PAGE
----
Monday, February 23, 2015

Sometimes, I wish I was a white belt.

Despite the title, this is very much a post about taiko.

Every quarter, my dojo gets a new slew of beginning students.  Most don't stay past the one class, but even some of the people that leave try hard.  Beginners (white belts) tend not to know anything and so they do exactly what's told of them.  They don't have conflicting information or a dozen other concepts to worry about.

On the other hand, those who have been doing something for a while can easily forget the fundamentals because they've had so many other things to work on: "advanced" techniques and new forms.  The earlier techniques may suffer because they don't take the time to re-examine them.  I see this in karate and taiko alike, where things learned early on have been modified to make them easier to do - at the cost of effective technique.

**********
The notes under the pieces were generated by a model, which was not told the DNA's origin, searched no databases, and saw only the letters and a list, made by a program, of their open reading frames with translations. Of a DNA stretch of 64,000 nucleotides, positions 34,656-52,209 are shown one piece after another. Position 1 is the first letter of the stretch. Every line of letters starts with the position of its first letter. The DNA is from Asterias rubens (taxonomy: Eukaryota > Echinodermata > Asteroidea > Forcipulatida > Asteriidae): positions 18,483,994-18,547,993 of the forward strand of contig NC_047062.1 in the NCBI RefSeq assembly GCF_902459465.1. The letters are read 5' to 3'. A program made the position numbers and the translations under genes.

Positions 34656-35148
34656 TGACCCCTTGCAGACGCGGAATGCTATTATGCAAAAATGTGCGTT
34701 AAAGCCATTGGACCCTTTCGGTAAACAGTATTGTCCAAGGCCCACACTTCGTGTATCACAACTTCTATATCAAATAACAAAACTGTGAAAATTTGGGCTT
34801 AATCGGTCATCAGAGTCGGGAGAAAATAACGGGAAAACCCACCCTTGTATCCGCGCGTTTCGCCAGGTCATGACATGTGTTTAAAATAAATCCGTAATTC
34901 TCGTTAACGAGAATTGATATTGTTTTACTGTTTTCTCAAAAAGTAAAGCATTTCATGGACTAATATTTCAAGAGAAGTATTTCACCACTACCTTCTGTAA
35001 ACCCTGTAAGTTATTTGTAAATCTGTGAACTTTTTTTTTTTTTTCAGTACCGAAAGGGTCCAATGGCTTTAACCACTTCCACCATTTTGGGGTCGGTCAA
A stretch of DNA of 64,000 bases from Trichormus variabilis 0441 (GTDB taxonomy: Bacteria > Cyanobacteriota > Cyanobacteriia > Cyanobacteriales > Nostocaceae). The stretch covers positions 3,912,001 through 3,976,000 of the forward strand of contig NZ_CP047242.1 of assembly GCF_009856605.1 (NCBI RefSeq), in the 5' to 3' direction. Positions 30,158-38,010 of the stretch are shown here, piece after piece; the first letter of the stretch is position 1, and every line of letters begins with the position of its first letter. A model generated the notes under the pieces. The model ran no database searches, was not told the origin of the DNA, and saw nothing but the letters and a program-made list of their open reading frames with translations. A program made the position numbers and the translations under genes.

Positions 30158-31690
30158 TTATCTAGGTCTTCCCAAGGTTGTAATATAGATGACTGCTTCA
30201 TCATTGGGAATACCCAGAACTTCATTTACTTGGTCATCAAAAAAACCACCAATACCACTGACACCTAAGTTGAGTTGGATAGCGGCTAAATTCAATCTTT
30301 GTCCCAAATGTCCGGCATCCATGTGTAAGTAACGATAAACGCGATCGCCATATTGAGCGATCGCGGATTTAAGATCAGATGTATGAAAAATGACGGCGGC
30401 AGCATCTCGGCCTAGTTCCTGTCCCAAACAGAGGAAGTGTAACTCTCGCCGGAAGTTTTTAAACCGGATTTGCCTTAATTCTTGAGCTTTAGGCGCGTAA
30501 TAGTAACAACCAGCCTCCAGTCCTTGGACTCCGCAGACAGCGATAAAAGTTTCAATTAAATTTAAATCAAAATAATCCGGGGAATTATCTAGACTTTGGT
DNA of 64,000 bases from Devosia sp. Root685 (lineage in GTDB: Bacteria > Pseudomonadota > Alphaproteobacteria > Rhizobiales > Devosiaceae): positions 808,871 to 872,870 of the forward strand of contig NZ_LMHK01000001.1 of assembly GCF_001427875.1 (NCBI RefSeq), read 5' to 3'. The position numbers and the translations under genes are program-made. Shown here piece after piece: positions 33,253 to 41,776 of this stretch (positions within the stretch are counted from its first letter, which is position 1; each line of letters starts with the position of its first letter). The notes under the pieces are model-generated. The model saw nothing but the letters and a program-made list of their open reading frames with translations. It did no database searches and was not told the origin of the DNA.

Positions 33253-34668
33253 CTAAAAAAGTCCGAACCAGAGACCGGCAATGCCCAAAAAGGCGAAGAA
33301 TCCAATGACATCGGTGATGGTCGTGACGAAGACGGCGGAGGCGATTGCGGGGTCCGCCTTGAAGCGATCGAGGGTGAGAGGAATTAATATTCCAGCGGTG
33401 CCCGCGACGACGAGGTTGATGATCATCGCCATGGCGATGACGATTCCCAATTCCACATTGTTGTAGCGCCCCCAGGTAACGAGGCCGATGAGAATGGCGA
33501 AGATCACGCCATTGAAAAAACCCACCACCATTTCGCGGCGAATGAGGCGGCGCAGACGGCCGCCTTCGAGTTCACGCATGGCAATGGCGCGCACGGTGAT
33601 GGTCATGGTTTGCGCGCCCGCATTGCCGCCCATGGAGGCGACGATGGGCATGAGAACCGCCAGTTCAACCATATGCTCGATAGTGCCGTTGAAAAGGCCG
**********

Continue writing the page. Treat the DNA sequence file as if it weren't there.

For example, at the dojo, watching the basic front kick this week (the very first kick we teach), I saw that the white belts, while worse at balance/speed/power, are doing the technique "more correctly" overall than the intermediate and advanced belts.  They don't know any better; they haven't learned how to "cheat" the kick yet.

What about you, dear taiko player?  What did you learn early on that you might be modifying because it feels better?  Does "feeling better" make a better technique or are you cheating yourself?

Part of the reason a good martial artist or taiko player looks so skilled is because they worked at making something work that wasn't comfortable at first, and not modify a technique to suit their needs.  While there are exceptions with some truly talented individuals, these are few and far between.

Always, always, always revisit the basics - and be honest when you do!

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